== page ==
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Remortgaging hits 12 year low

Remortgaging accounted for the lowest proportion of gross mortgage lending since 1999, in August, according to the latest figures from LMS.

Gross remortgage lending now represents just 25 per cent of total gross mortgage lending. Lending remained largely unchanged on July, falling 1 per cent, or by £32m, to reach £3.17bn.

The LMS Remortgage Report suggests that borrowers are waiting for more attractive remortgage deals to appear.

LMS chief executive Andy Knee says: “Whilst completion levels last month were disappointing these represent cases that started life some time ago.

“In August we saw a significant uplift in new business and this is now beginning to flow through into completions. Therefore September and October are expected to be much stronger months for remortgage lending as customers complete their switches to one of the numerous long term fix rates at below 3 per cent. With September new application levels having stabilised at this higher run rate we can expect a strong end to the year for the remortgage market.

“However remortgage lending as a proportion of overall lending may still appear subdued as we are also seeing a significant uplift in house purchase activity driven by the government’s New Buy scheme. Many of these customers and the builders they are buying from will be highly motivated to complete their purchase before the end of the year so I am anticipating a strong end to the year for purchase lending too.”

The average remortgage loan amount rose £2,600 to reach £135,427 in August, up 11 per cent on the average of £125,000 recorded for the same time in 2011. The average LTV remained unchanged compared to July, at 58 per cent.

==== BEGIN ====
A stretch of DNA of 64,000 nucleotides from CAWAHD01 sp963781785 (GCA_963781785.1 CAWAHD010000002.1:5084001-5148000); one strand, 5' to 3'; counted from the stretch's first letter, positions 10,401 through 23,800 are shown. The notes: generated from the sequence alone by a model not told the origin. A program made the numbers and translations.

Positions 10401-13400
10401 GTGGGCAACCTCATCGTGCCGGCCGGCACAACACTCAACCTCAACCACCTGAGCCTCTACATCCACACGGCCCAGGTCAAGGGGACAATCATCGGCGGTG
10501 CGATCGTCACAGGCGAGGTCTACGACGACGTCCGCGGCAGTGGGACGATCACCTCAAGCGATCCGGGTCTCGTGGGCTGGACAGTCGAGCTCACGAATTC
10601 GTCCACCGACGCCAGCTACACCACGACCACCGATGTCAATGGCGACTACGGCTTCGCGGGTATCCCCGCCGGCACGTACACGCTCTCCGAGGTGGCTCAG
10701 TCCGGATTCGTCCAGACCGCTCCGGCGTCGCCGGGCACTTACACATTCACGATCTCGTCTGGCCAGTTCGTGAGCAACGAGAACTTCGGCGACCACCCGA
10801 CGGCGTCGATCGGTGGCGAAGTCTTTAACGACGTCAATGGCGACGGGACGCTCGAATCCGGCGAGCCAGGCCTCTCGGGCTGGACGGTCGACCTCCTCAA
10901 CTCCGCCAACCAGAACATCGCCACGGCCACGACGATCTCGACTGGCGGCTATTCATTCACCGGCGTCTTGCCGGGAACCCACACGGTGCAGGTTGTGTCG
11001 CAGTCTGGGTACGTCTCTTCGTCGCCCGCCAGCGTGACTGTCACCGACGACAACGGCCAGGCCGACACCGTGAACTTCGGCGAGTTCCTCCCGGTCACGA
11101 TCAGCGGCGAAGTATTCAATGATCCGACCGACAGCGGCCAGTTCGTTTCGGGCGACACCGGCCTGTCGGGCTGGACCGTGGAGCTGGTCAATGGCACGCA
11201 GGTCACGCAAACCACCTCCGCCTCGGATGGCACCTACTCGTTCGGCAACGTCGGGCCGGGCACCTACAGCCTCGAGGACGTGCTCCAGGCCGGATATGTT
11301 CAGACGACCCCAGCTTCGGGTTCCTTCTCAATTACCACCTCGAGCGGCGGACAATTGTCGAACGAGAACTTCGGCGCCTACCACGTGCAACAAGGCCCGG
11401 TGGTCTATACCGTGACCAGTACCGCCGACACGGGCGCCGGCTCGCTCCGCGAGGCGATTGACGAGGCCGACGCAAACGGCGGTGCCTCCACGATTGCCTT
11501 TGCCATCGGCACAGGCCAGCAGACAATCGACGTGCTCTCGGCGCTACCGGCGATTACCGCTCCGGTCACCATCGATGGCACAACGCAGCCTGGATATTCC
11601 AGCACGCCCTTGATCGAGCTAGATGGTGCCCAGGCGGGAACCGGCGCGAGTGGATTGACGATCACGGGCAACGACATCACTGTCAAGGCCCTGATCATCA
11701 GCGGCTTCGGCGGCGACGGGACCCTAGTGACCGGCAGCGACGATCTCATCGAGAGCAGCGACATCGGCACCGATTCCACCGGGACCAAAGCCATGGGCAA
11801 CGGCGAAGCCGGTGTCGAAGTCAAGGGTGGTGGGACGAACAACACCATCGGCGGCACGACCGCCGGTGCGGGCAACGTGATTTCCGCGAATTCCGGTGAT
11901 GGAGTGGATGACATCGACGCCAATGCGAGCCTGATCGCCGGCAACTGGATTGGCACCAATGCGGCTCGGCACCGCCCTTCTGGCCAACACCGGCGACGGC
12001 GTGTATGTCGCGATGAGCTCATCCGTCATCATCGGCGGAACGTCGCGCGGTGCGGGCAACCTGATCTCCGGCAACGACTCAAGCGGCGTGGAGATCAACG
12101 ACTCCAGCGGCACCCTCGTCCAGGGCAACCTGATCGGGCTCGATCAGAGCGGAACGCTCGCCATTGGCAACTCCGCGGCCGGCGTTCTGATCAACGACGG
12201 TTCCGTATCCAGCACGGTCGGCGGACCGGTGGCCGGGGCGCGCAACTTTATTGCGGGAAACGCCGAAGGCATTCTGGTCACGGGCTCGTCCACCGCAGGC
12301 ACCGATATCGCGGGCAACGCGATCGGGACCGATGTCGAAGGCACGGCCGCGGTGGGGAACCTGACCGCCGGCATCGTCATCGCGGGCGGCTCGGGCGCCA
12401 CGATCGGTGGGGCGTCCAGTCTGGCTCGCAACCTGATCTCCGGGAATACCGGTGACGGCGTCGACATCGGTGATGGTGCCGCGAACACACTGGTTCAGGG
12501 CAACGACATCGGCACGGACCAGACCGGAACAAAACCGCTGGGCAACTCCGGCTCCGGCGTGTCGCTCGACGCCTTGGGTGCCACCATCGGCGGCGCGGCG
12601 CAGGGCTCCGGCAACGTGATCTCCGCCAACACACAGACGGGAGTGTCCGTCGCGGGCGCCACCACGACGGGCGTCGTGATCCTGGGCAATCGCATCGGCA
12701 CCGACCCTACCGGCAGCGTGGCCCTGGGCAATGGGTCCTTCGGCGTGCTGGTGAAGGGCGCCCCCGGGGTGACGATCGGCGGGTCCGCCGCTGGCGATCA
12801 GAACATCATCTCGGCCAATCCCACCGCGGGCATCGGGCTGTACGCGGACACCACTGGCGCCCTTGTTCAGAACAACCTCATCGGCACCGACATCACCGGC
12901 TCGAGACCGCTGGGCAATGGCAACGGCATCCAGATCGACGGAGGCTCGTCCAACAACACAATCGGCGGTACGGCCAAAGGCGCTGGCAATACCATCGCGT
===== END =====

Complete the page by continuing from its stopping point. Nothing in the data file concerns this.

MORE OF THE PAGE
LMS estimates that the number of remortgage loans will decrease by 3 per cent to 23,400 in August, from 24,100 in July.

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  • Chris Batten 26th September 2012 at 10:48 am

    Whilst I respect the opinion of the LMS Chief Exec I doubt that he spends his days and evening talking to the public about mortgages and re-mortgages. In my opinion (as a mortgage broker of 27 years)the market is subdued due largely to the market forcing interest only loans / borrowers to refinance onto unaffordable repayment mortgages. Whilst maybe 5% of interest only mortgages will cause a problem (eventually)the other 95% have logical, well thought out reasons for being an interest only borrower. This (combined with some pretty stupid underwirting requirements from the lenders) is forcing borrowers to stick with their current deals. Until the lenders (and regulator)realises that interest only is a legitimate financial planning approach to property purchase / ownership the market cannot recover. Underwriting should revert back to the “security and servicability” basis which was the basis of lending underwriting.